• Thought, expressed in language, "pictures" these facts.
Tractatus

Dr. Philip Cannata                                                                                                                                       7
Previous Midterm Exam

Dr. Philip Cannata                           8
Study the Homework and Quizzes

Dr. Philip Cannata                                    9
You should
now know
the concepts
highlighted
in green.

Dr. Philip Cannata   10
Javacc Parsers
PARSER_BEGIN(Parser)

import java.io.*;
import java.util.*;                                                     Javacc uses these to build a Lexical
public class Parser {
public static void main(String args[]) throws ParseException {        Analyzer (Token Manager) and a
Parser parser = new Parser (System.in);

}
parser.ae();                                                        Syntactic Analyzer (Parser)
}

PARSER_END(Parser )

SKIP :
{
""
| "\t"
| "\n"
| "\r"
| <"//" (~["\n","\r"])* ("\n"|"\r")>                                         Grammar Production Rules and Actions
}

TOKEN:
{
< LCURLY: "{" >
| < RCURLY: "}" >                                                        void ae() :
{ Token n; }
| < MINUS: "-" >
{
| < PLUS: "+" >
n = <INTEGER> { System.out.print("(num " + n +")"); }
| list()
}
Tokens, Terminals                 }
TOKEN: /* Literals */
void list() :
{
{}
< INTEGER: (["0"-"9"])+ >
{
}
ae() )* <RCURLY> { System.out.print(") "); }
TOKEN:
|          <LCURLY> <MINUS> { System.out.print(" (sub ");} ( ae() )*
{
<RCURLY> { System.out.print(") "); }
<ERROR: ~[] >
}
}
Dr. Philip Cannata                                                                                                                                    11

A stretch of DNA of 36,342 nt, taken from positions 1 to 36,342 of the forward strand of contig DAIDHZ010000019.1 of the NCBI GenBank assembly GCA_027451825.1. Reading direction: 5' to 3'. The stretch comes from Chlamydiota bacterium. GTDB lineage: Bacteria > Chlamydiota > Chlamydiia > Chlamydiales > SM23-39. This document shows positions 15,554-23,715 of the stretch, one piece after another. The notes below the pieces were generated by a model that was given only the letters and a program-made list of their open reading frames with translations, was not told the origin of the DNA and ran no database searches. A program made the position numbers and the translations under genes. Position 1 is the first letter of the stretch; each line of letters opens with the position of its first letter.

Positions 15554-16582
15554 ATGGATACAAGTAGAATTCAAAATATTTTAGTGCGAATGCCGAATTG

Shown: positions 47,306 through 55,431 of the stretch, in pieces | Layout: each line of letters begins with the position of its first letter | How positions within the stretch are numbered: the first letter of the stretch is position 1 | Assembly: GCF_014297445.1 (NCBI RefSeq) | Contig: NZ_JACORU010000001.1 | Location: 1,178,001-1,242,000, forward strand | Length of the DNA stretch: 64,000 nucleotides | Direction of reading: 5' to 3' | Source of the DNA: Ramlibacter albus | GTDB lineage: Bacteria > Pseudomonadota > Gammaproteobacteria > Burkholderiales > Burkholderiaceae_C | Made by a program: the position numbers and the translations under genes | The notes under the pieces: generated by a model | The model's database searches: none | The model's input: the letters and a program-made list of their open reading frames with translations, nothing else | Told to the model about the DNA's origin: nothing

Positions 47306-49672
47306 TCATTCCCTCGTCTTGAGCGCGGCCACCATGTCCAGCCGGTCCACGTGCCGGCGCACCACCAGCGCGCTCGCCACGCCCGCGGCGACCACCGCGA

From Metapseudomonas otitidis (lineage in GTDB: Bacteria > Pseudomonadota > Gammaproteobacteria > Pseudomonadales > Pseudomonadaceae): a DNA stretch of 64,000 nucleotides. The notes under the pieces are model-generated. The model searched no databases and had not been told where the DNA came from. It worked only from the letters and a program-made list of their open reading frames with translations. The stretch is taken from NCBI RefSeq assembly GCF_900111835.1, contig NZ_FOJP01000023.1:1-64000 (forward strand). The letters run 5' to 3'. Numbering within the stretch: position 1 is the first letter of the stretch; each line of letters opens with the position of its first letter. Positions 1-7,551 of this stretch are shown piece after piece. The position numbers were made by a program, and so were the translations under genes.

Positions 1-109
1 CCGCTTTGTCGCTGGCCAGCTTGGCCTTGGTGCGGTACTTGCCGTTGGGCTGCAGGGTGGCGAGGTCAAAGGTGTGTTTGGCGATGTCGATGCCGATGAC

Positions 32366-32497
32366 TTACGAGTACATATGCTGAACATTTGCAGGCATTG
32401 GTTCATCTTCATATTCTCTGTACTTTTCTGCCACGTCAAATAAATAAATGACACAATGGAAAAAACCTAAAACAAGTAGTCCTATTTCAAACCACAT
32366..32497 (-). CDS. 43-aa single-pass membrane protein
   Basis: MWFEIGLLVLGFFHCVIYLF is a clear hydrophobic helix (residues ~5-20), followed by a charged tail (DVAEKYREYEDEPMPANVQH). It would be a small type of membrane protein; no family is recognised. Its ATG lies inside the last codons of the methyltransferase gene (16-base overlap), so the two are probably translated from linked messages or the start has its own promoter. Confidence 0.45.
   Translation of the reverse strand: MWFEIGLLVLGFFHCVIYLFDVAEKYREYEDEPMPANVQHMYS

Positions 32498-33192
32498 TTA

Example Javacc Parser Input and Output

Input
Relation X Y Z
Relation a
Compose Y with X
Compose a with Z

Output
\$ cat test.r | java Rel
Saw IDENTIFIER X
Saw IDENTIFIER Y
Saw IDENTIFIER Z
Saw a RELATION
Saw IDENTIFIER a
Saw a RELATION
Saw Composiiton of Y with X
Saw Composiiton of a with Z

Dr. Philip Cannata                                            12
PARSER_BEGIN(Rel)                                                  void program() :
{}                              Example Javacc Parser
import java.io.*;                                                  {
import java.util.*;                                                  ( rels() )+ ( comps() )*
}
public class Rel {
public static void main(String args[]) throws ParseException {   void rels() :
Rel parser = new Rel(System.in);                               { String id; }
parser.program();                                              {
}                                                                  <RELATION> ( id = identifier() { System.out.println("   Saw IDENTIFIER "
}                                                                  + id); } )+
{ System.out.println("Saw a RELATION"); }
PARSER_END(Rel)                                                    }

SKIP :                                                             String identifier() :
{                                                                  { Token t; }
""                                                             {
| "\t"                                                             t = <IDENTIFIER>
| "\n"                                                             { return new String(t.image); }
| "\r"                                                           }
| <"//" (~["\n","\r"])* ("\n"|"\r")>
}                                                                  void comps() :
{ String id1, id2; }
TOKEN:                                                             {
{                                                                    <COMPOSE> id1 = identifier() <WITH> id2 = identifier()
< RELATION: "Relation" >                                         { System.out.println("Saw Composiiton of " + id1 + " with " + id2); }
| < COMPOSE: "Compose" >                                         }
| < WITH: "with" >
}

TOKEN: /* Literals */
{
< IDENTIFIER: [ "A"-"Z", "a"-"z" ]
( [ "A"-"Z", "a"-"z", "0"-"9", "_"] )*
>
}

TOKEN:
{
<ERROR: ~[] >
}
Dr. Philip Cannata                                                                                                                                  13

```